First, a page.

Acute Renal Failure, Urinary Obstruction, and Elevated Psa: Slam Dunk Diagnosis?

1Wake Forest University School of Medicine, Winston Salem, NC

Meeting: Hospital Medicine 2013, May 16-19, National Harbor, Md.

Abstract number: 360

Case Presentation:

A 64‐year‐old man presented with a 4‐week history of abdominal fullness and urinary retention. He was recently seen at an urgent care clinic where he was diagnosed and treated for a UTI. He returned after symptoms persisted. Lab work at this visit showed significant acute renal failure. He was instructed to report to our hospital at this time. Patient had not been to a physician his entire life and had no reported medical history. He had mild abdominal fullness without tenderness but otherwise unremarkable physical exam. Vital signs were stable. Hemoglobin was 10.7 g/dL, platelets 77,000/μL, BUN 85, creatinine 7.86 mg/dL, Urine analysis was consistent with a UTI and PSA was 36.81. CT scan of the abdomen and pelvis revealed marked prostatomegaly. Patient had placement of a Foley catheter for urinary obstruction. Urology was consulted and recommended outpatient follow‐up with a Foley catheter in place when the patient was able to match output from his postobstructive diuresis. The patient was hemodynamically stable, doing well and desired to go home. On review of daily labs, however, his thrombocytopenia was worsening and was down to 34,000/μL by hospital day 4. Patient did not have any fevers during this hospitalization and did not have mental status changes. Workup for his anemia and thrombocytopenia revealed a elevated LDH of 468 U/L, low haptoglobin 4 mg/dL, and ADAMTS13 level < 3% (reference range, 66%–158%). A review of his peripheral smear confirmed the presence of schistocytes. A diagnosis of thrombotic thrombocytopenic purpura (TTP) was confirmed. Hematology was consulted and recommended emergent plasmapheresis. Patient continued plasmapheresis for several more days and was eventually discharged with continued hematology outpatient follow‐up.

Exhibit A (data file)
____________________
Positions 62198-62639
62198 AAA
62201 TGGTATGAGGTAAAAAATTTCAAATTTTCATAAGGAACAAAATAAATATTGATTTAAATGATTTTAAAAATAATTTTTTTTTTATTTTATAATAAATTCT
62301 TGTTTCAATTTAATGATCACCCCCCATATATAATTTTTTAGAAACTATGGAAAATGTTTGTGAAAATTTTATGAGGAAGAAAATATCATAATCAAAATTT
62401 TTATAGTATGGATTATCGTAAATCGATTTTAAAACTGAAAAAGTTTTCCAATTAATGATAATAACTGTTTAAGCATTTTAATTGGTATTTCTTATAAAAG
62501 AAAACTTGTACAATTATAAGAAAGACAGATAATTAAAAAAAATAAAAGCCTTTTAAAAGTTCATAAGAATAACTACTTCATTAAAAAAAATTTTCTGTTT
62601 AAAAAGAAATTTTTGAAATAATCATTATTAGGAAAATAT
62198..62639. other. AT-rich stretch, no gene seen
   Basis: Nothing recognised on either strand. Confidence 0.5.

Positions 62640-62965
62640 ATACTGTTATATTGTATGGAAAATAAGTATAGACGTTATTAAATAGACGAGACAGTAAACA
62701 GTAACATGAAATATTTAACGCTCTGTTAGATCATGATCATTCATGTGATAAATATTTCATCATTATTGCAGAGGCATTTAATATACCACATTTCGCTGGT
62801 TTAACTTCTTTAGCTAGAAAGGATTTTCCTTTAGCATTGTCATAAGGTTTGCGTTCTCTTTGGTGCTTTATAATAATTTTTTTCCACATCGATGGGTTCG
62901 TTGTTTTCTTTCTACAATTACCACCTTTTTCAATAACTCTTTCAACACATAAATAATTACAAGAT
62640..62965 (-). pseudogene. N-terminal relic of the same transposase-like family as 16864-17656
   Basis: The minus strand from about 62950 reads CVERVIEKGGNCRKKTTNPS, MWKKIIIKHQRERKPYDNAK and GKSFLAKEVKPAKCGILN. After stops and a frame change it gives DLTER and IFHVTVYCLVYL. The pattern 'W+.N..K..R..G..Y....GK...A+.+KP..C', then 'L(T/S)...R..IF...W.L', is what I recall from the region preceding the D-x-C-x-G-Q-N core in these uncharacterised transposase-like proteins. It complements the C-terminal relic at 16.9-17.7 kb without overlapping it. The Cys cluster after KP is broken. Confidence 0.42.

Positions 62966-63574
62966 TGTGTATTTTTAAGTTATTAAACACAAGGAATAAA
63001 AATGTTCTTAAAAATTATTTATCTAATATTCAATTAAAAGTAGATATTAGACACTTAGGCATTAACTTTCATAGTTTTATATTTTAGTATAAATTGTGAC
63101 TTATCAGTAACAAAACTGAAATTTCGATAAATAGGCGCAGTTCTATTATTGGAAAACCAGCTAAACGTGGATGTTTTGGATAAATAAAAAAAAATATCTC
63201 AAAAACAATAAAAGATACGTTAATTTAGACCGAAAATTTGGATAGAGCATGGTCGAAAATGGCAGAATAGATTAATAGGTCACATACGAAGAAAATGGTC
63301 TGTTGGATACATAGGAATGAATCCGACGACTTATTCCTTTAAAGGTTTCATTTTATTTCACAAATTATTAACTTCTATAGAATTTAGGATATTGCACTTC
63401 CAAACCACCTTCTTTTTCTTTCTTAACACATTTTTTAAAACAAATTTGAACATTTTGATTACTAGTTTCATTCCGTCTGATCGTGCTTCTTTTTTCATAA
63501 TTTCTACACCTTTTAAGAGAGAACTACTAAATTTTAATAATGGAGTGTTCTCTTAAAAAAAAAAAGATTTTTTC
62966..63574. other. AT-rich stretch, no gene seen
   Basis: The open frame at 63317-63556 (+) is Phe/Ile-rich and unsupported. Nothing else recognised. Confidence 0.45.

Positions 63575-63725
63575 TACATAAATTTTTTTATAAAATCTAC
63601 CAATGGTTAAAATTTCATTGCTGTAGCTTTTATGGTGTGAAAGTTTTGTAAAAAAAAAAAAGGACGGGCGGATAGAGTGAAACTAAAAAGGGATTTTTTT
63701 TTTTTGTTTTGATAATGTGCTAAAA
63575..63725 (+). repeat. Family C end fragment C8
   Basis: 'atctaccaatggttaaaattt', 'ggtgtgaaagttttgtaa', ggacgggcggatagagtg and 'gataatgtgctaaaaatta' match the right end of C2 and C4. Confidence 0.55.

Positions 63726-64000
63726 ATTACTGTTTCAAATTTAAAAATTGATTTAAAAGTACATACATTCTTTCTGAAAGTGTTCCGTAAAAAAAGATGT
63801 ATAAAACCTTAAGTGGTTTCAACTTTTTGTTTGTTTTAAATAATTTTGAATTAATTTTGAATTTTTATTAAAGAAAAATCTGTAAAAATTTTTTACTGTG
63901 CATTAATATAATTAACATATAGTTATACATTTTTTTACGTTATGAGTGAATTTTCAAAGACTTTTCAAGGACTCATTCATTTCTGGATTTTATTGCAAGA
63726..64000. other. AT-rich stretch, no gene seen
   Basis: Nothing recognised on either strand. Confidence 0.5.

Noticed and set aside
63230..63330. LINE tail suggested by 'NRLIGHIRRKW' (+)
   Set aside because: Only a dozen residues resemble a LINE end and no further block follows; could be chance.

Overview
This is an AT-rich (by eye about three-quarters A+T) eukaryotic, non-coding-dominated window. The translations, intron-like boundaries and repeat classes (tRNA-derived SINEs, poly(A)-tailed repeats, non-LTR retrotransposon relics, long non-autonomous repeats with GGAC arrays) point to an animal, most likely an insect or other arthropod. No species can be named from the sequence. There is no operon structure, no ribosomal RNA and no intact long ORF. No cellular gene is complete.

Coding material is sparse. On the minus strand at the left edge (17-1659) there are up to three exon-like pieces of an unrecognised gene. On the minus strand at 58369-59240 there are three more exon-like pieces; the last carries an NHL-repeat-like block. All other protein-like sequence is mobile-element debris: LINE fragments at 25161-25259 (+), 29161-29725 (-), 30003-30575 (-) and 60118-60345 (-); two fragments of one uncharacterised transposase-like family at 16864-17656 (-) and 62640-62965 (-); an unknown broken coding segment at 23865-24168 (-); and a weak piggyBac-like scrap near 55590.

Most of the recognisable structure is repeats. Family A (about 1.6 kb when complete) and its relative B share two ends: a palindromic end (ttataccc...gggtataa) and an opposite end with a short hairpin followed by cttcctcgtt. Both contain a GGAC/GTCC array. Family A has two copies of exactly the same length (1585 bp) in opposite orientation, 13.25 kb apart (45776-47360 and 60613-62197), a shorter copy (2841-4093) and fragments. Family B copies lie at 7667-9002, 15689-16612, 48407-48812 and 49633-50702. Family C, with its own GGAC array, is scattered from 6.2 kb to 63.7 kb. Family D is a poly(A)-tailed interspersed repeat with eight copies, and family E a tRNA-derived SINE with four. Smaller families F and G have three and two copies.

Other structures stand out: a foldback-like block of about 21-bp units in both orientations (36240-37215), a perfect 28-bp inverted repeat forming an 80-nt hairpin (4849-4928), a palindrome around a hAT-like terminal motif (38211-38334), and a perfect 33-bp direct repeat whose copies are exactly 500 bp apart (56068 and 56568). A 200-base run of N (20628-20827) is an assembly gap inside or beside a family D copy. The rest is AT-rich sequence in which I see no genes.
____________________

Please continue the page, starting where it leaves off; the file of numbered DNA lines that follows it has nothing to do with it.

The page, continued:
Many hospitalists have encountered patients with TTP. TTP requires a high degree of suspicion and the threshold to initiate plasmapheresis should be very low, as it is a medical emergency. Some hospitalists, however, still associate the classic pentad of fever, acute renal failure, neurological symptoms, thrombocytopenia and microangiopathic hemolytic anemia (MHA) almost as a prerequisite for diagnosis. It is important to note that thrombocytopenia with associated MHA is enough evidence to initiate empiric therapy with plasmapheresis in the right clinical setting while workup is being done. TTP is caused by numerous triggers including malignancy associated factors. The etiology behind our patient's case is unclear as he does not have any confirmed malignancy or significant drug exposures.


This case highlights the importance of having a high degree of clinical suspicion for the diagnosis of TTP. In addition, this case shows the importance of keeping your differential open and recognizing there may be more than one pathological process behind a patient's presentation.

To cite this abstract:

Khan F. Acute Renal Failure, Urinary Obstruction, and Elevated Psa: Slam Dunk Diagnosis?. Abstract published at Hospital Medicine 2013, May 16-19, National Harbor, Md. Abstract 360. Journal of Hospital Medicine. 2013; 8 (suppl 2). Accessed April 9, 2020.

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